A federal district court judge in Arizona last week struck down the federal government's refusal to develop a species recovery plan for the critically endangered jaguar, which at one time roamed as far north as San Francisco's Bay Area and east to the Appalachians. The lawsuit questioned a Bush administration contention that the jaguar's formerly robust presence in the continental U.S. was "insignificant" in determining whether or not to help bring the species back from the brink of extinction.
According to the nonprofit Center for Biological Diversity, the successful plaintiff in the lawsuit, the fact that the U.S. Fish and Wildlife Service had declared it would not work to develop a recovery plan for an endangered domestic species was a first in the 35 years since the Endangered Species Act went into effect.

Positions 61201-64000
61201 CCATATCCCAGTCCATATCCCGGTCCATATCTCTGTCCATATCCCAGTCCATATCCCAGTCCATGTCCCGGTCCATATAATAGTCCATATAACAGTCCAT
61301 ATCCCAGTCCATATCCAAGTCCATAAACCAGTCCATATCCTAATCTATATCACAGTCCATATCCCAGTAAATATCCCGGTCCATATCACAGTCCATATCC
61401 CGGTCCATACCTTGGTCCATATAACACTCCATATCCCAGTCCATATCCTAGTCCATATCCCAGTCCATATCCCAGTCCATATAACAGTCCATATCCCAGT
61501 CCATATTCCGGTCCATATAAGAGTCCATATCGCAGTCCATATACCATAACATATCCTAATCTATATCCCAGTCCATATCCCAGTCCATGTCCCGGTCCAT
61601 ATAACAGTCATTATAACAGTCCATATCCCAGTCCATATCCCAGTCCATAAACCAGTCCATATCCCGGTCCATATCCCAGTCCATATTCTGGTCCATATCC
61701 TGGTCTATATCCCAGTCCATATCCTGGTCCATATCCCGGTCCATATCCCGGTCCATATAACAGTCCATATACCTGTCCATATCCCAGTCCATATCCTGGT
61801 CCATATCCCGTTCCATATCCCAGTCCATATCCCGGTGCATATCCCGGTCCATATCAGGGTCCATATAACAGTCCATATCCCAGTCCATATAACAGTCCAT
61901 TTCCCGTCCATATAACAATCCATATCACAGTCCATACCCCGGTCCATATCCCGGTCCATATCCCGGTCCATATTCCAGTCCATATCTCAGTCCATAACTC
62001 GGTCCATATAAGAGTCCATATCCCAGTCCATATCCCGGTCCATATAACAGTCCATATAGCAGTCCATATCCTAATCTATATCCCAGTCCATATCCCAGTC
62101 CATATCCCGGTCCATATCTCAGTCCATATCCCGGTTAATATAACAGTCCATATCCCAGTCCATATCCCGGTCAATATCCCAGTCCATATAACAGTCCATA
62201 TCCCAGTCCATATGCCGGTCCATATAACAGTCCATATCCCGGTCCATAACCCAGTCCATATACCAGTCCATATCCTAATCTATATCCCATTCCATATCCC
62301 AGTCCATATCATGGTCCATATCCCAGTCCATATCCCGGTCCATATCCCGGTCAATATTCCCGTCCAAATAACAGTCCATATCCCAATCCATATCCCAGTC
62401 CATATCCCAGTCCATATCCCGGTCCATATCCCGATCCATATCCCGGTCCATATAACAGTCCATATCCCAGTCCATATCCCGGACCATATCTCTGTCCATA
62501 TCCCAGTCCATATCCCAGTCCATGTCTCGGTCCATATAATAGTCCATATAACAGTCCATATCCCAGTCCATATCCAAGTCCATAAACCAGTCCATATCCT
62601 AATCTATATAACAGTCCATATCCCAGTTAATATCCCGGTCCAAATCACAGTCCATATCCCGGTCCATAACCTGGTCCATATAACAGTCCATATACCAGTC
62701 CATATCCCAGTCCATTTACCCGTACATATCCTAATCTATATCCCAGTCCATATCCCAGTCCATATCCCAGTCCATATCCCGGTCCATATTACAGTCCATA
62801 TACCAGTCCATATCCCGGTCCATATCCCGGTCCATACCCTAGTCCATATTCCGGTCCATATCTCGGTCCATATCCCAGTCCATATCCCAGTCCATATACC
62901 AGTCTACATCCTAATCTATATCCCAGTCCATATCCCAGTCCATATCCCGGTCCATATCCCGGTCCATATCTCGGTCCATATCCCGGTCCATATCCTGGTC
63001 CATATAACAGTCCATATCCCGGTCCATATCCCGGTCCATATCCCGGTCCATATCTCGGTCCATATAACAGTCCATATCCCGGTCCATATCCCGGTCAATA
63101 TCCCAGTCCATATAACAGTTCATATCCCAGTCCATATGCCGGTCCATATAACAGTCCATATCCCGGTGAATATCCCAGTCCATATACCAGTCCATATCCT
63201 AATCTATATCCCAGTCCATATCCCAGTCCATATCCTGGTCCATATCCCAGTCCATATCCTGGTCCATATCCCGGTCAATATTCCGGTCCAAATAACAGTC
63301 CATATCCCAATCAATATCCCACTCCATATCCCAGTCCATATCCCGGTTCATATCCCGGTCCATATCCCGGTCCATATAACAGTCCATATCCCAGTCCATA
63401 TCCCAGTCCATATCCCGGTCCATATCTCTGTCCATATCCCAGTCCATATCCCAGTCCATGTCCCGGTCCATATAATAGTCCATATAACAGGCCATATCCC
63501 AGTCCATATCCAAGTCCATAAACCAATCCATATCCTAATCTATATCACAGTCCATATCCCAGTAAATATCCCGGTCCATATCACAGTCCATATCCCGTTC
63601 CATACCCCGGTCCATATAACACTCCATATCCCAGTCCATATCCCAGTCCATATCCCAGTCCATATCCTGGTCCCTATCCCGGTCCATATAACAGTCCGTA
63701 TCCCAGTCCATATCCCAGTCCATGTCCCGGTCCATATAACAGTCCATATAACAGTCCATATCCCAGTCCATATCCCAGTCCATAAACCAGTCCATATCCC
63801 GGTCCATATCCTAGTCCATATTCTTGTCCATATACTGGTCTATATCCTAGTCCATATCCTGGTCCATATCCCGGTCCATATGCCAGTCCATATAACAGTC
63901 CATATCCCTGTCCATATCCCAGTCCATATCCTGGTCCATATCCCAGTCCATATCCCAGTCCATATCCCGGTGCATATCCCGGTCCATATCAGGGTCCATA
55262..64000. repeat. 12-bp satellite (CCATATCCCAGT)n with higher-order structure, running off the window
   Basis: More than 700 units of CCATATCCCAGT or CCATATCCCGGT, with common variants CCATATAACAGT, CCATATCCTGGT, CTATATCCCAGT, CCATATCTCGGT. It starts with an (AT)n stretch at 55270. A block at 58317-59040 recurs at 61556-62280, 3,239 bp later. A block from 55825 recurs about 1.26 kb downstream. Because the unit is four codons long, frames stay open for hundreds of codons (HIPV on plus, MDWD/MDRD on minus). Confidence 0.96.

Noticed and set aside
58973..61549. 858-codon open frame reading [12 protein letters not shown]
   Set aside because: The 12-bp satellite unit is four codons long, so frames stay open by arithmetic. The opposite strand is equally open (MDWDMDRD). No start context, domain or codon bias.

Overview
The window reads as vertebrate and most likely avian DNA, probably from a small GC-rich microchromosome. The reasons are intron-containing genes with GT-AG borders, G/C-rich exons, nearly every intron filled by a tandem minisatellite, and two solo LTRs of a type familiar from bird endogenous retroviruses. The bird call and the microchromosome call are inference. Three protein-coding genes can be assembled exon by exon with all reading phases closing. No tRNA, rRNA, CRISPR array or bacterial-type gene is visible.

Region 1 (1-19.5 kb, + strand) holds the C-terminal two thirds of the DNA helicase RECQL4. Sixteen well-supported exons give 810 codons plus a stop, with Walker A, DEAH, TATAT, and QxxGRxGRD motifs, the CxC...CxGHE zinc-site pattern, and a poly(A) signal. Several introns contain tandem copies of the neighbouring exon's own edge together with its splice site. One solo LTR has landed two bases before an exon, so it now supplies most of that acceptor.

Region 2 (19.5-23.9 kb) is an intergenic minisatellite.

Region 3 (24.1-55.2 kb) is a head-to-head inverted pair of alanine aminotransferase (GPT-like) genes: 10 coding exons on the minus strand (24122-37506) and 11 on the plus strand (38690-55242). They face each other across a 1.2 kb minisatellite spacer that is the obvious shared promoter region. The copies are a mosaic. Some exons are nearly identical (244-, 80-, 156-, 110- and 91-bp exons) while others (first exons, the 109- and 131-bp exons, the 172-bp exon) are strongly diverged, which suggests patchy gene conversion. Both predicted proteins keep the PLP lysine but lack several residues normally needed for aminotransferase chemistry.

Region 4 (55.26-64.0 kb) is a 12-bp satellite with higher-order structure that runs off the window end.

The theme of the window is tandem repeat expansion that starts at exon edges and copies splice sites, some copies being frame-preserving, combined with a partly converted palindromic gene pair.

"The court today roundly rejected the Bush administration's refusal to protect and restore jaguars to the United States," said the Center for Biological Diversity's Michael Robinson. "We can now finally put the Bush era behind us and start the long, hard work of restoring the U.S. jaguar population."
Source: Center for Biological Diversity